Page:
Rebozo Uses for Doulas

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By Taylor Carter, a New Beginnings Student

Traditionally rebozos are passed down from mother to daughter or midwife to midwife (Tully, 2018). They are central and beneficial throughout the stages of life, especially in the countryside. The first time a young girl would come in contact with one is as it holds her tightly to her mother when she is a baby. As the daughter grows and reaches an age suitable for courtship and marriage, her parents will gift her a rebozo of her own as a rite of passage to indicate to others that she is available. Her husband may also give her a rebozo in place of a wedding ring; however, after their marriage it will be tied differently to signify that she is now a married woman. In many parts, the rebozo worn this way is a sign of honor and respect (Damon, 2018).

Our focus is how the rebozo is used during a woman’s child bearing years – the uses are extensive and impressive. During pregnancy the rebozo can be used to lift the weight of the belly; this is especially useful for women who have had multiple pregnancies, as sometimes their belly almost seems to fall out onto their lap with no support whatsoever. As the pregnancy progresses, the rebozo can be used to reposition a baby, especially during labor, where it can also be used to apply counter-pressure and give the mother something to pull against while she pushes among many other things. Finally, after the baby has joined the family, the rebozo will then be used as a sling to keep the baby close to mother, right where he/she belongs!

This piece of fabric, one that is with the mother in her greatest hours of need, i.e. labor and delivery, will also serve her later in life, a time when she is burying a loved one, sometimes even serving as a shroud for the deceased.

Rebozo Uses for Doulas during Pregnancy

The rebozo begins its usefulness to doulas during the pregnancy of the mother. The extended length and width of the rebozo allows is to be tied around the mother’s abdomen throughout the day so that she doesn’t feel so “heavy with child” (Cook, 2013). The rebozo should always be loose up around the top of the tummy and snug down towards the pelvis, this creates a cradling effect for the belly, as shown to the left.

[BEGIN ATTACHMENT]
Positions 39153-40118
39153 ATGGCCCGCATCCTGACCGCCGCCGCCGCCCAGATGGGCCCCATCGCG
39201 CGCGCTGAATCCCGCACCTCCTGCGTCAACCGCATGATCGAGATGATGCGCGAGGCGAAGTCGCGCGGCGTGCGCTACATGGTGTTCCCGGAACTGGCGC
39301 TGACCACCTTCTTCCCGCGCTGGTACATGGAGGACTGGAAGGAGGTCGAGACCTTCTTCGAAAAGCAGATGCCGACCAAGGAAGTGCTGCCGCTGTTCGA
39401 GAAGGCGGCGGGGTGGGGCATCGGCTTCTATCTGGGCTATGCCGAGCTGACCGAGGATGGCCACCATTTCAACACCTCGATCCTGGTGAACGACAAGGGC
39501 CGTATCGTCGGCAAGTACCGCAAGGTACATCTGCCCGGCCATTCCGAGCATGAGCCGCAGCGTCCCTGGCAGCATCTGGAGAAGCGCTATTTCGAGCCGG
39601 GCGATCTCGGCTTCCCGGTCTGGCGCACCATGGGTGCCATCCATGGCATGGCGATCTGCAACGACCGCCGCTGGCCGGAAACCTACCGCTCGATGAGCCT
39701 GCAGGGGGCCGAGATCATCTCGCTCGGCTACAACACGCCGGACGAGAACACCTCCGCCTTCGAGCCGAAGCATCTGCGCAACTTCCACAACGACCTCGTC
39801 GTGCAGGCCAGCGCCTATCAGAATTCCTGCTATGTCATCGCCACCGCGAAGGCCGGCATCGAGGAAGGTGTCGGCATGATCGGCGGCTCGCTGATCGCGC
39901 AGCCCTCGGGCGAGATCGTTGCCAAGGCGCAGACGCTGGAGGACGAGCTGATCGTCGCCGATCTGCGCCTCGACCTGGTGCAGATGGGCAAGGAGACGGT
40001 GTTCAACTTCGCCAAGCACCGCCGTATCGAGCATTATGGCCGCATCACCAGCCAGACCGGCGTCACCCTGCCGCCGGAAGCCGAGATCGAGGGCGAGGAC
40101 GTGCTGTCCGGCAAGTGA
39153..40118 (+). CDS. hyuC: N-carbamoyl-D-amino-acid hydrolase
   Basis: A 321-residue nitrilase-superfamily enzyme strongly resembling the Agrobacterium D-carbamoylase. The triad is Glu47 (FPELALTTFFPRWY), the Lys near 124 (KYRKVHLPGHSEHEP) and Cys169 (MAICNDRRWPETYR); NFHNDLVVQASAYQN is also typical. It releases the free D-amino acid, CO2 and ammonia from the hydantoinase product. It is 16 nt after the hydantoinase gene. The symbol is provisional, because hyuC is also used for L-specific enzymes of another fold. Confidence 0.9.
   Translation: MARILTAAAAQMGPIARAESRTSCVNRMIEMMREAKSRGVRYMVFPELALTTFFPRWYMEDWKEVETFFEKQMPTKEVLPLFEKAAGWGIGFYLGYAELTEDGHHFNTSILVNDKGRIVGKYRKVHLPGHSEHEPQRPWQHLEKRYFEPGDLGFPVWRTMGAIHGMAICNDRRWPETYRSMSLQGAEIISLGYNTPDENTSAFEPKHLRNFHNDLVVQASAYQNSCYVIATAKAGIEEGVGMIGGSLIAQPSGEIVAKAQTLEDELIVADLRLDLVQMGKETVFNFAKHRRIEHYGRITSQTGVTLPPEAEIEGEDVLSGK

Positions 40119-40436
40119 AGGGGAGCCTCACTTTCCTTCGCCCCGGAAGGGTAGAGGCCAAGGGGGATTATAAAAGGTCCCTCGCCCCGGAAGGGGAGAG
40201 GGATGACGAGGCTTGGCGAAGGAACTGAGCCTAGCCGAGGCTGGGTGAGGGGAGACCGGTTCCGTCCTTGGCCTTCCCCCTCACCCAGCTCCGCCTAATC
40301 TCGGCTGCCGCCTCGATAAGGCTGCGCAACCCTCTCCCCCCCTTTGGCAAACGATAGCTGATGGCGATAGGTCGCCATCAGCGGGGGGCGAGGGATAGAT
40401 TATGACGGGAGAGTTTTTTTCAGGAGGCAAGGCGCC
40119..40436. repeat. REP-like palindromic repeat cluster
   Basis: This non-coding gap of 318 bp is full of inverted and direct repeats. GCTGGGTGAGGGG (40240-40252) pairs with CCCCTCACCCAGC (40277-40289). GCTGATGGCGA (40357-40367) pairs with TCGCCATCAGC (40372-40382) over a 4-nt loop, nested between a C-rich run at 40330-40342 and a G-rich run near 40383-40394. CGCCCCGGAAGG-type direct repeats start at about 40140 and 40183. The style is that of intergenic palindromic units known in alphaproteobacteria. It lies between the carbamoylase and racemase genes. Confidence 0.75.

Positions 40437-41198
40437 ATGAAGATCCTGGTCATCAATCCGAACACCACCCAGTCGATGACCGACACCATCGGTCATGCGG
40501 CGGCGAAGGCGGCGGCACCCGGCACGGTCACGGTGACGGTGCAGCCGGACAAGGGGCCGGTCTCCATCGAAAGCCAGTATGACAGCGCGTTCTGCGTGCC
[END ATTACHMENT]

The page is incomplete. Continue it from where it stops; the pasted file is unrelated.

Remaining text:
Lisa-Marie Cook, RNC-OB, created a theory based on her experience known as the Cook Cascade Theory; the theory is as follows:

  1. You use the rebozo to lift your baby, helping relieve your back discomfort;
  2. The abdominal lifting of the rebozo helps your baby’s head become better positioned in your pelvis;
  3. The baby’s head (now better applied in your pelvis) rubs against your cervix which causes a release of endogenous prostaglandins. (Same thing that membrane stripping and intercourse does… but without having something enter your vagina, which may be a positive vote at this point in your pregnancy.)
  4. The release of endogenous prostaglandins causes some Braxton-Hicks contractions which can cause cervical softening, dilation. (Cook, 2013)

Rebozo Uses for Doulas during Labor and Delivery

According to Gail Tully at Spinning Babies, the rebozo has three main uses:

  1. Relax tight uterine ligaments and abdominal muscles
  2. Help a baby rotate in pregnancy or labor more easily
  3. Help a birthing woman relax into her labor (Tully, 2018)

One of the primary ways women going through labor deal with pain is counter pressure. This can be a lot of work for the person applying it as well! However, you can use the rebozo to apply counter pressure by doing a double hip squeeze – gathering the rebozo under the belly and around the hips, pulling the ends in opposite directions. (May, 2016)